Bee Cave officials address proposed adjustments to city’s sign laws

A variance request centered around the Park at Bee Cave seeks to add three signs on the south side of Building 8. (Rendering courtesy city of Bee Cave)
A variance request centered around the Park at Bee Cave seeks to add three signs on the south side of Building 8. (Rendering courtesy city of Bee Cave)

A variance request centered around the Park at Bee Cave seeks to add three signs on the south side of Building 8. (Rendering courtesy city of Bee Cave)

During a string of agenda items at the May 12 regular meeting, Bee Cave City Council took up proposed amendments to the city’s existing signage regulations from businesses within a local retail development.

Council also sought to clarify interpretations of the city’s rules on how an applicant may seek a sign variance.

With regard to the Bee Cave City Charter’s chapter 28, staff sought direction on how to interpret rules detailing which criteria would allow an applicant to install signage at a location or in ways normally not allowed.

“To staff’s knowledge, the last time the sign ordinance was discussed by Council outside of the context of a specific sign variance application was circa 2009, when the current ordinance was adopted,” a city document states, adding that at that time more than a decade ago, council was inundated with sign variance requests, and city staff was given direction to apply strict scrutiny to all requests.

Council agreed to allow staff to rewrite for clarity the section of the city code dealing with sign variances, and Lindsey Oskoui, Bee Cave director of planning and development, said new language probably would not appear before council again until this fall.


Related to sign variances, during the May 12 meeting council also voted on two requests from properties within the Park at Bee Cave development located at 3944 RM 620.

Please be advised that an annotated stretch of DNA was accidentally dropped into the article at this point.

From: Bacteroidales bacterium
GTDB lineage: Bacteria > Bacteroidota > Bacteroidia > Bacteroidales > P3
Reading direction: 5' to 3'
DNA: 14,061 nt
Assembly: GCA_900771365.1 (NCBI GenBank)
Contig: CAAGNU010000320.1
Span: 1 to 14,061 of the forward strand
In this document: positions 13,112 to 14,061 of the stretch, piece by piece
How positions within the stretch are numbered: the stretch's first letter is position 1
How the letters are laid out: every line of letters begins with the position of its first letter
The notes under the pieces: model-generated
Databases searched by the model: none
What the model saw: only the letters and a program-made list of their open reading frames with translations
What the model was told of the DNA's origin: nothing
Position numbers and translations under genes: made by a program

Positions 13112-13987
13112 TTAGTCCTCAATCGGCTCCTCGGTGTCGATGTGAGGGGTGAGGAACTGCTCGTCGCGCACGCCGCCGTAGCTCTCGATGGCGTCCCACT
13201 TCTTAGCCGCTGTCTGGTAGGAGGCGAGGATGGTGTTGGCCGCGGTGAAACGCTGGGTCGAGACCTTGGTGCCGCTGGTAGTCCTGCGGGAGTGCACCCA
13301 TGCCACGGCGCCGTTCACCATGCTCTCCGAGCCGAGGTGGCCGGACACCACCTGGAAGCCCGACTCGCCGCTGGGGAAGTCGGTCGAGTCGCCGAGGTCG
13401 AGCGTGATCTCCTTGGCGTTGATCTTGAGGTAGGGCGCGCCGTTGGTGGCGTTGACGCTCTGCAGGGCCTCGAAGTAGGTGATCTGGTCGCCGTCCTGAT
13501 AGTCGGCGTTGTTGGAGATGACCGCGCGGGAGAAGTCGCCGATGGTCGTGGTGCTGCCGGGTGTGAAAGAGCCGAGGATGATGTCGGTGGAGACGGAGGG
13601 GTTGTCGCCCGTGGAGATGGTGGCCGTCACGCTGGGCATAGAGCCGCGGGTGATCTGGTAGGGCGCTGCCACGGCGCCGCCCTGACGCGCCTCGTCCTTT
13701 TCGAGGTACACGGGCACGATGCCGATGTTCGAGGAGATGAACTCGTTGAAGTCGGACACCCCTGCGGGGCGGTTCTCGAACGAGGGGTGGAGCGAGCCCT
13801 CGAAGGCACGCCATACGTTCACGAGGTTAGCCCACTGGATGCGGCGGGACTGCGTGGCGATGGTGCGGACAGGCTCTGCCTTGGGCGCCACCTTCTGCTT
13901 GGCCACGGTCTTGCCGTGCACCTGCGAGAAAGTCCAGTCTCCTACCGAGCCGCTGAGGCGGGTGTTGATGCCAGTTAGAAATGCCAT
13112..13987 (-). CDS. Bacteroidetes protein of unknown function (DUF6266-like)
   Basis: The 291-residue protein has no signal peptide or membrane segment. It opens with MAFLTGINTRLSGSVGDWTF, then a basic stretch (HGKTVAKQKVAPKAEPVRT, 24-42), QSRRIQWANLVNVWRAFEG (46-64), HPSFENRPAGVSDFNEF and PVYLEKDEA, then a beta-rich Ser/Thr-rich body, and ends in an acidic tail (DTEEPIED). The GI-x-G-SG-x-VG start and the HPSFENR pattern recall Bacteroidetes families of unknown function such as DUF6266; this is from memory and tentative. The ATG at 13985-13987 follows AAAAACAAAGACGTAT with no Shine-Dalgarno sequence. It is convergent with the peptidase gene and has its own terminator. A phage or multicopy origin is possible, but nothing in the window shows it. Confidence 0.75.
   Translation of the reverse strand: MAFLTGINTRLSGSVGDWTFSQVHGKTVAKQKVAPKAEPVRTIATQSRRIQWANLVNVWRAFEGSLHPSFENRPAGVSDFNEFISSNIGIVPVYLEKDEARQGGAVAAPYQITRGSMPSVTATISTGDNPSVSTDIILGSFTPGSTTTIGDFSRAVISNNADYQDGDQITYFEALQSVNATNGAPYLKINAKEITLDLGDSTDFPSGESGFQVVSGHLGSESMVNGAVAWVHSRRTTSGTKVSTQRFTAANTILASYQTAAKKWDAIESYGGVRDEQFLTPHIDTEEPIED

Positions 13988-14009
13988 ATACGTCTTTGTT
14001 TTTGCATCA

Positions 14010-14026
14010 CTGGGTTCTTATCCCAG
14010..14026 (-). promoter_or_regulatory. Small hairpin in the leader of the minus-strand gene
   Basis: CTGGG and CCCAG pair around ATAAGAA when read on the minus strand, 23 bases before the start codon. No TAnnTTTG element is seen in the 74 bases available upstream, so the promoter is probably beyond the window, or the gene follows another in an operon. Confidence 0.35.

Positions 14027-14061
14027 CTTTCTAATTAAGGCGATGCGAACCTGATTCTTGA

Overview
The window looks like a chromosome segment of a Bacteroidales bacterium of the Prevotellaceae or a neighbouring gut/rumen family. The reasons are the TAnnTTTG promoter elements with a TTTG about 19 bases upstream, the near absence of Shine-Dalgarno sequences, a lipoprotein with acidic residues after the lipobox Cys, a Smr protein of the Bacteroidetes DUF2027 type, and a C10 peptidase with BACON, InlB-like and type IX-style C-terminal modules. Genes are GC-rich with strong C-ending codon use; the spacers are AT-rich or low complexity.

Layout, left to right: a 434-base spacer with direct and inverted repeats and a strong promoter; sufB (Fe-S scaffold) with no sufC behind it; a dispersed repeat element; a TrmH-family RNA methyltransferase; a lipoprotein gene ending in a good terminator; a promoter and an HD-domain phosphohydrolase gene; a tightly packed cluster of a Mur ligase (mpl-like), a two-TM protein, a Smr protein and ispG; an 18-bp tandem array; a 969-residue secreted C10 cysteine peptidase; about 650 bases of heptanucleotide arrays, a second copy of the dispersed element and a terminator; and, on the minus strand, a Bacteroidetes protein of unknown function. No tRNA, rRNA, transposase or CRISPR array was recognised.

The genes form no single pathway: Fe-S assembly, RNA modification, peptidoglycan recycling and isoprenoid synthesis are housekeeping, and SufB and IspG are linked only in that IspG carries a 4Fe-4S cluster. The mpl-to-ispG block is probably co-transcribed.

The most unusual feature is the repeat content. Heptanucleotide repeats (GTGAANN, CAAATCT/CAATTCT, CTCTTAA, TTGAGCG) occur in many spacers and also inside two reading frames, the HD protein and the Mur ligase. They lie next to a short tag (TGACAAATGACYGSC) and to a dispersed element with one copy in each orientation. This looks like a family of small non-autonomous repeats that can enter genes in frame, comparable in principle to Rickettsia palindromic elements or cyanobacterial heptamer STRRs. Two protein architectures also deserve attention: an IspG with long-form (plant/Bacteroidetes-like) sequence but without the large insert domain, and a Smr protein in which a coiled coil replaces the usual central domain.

A variance request from the Park at Bee Cave’s Building 8 seeks to add three signs on the south side of Building 8, and city regulations only allow for a maximum of two signs on any given side of a building.

Bee Cave requires applicants to prove physical hardship to be granted a variance, and in this case the applicant—representing Austin Gastroenterology Endoscopy Center, Lake Austin Eye, and Urgent Care—stated site constraints caused by the area’s topography make it difficult for prospective clients to locate the businesses, and because of this wayfinding signage is necessary and justified.

Council voted to approve the requested variance and limited it to three signs on the south side of Building 8. Council reasoned topographical deterrents were unique to the property and therefore justified the approval.

Another business within the Park at Bee Cave, Urban Air, requested a variance during the May 12 meeting to put up a 150-square-foot sign, even though the building falls into a category within the city’s sign code that only allows for a maximum 36-square-foot sign.

Among other reasons, Urban Air, which once open will occupy the Park at Bee Cave’s Building 5, cited topography issues in its variance request to the city.

“The expanse between Ranch Road 620 and the back corner of the development where Urban Air lies includes a retail center that effectively serves to obscure the visual right of way. An incoming bank building will further conceal the location,” stated Brian and Van May, the owners of Urban Air Adventure Park, in their variance request. “As a result, visibility is unduly limited for a business that relies on identification from passersby.”

Council voted to approve the request from Urban Air for the 150-square-foot sign.
By Brian Rash
Brian has been a reporter and editor since 2012. He wrote about the music scene in Dallas-Fort Worth before becoming managing editor for the Graham Leader in Graham, Texas, in 2013. He relocated to Austin, Texas, in 2015 to work for Gatehouse Media's large design hub. He became the editor for the Lake Travis-Westlake publication of Community Impact in August 2018. From there he became a dual-market editor for Community Impact's New Braunfels and San Marcos-Buda-Kyle editions. Brian is now a senior editor for the company's flagship papers, the Round Rock and Pflugerville-Hutto editions.


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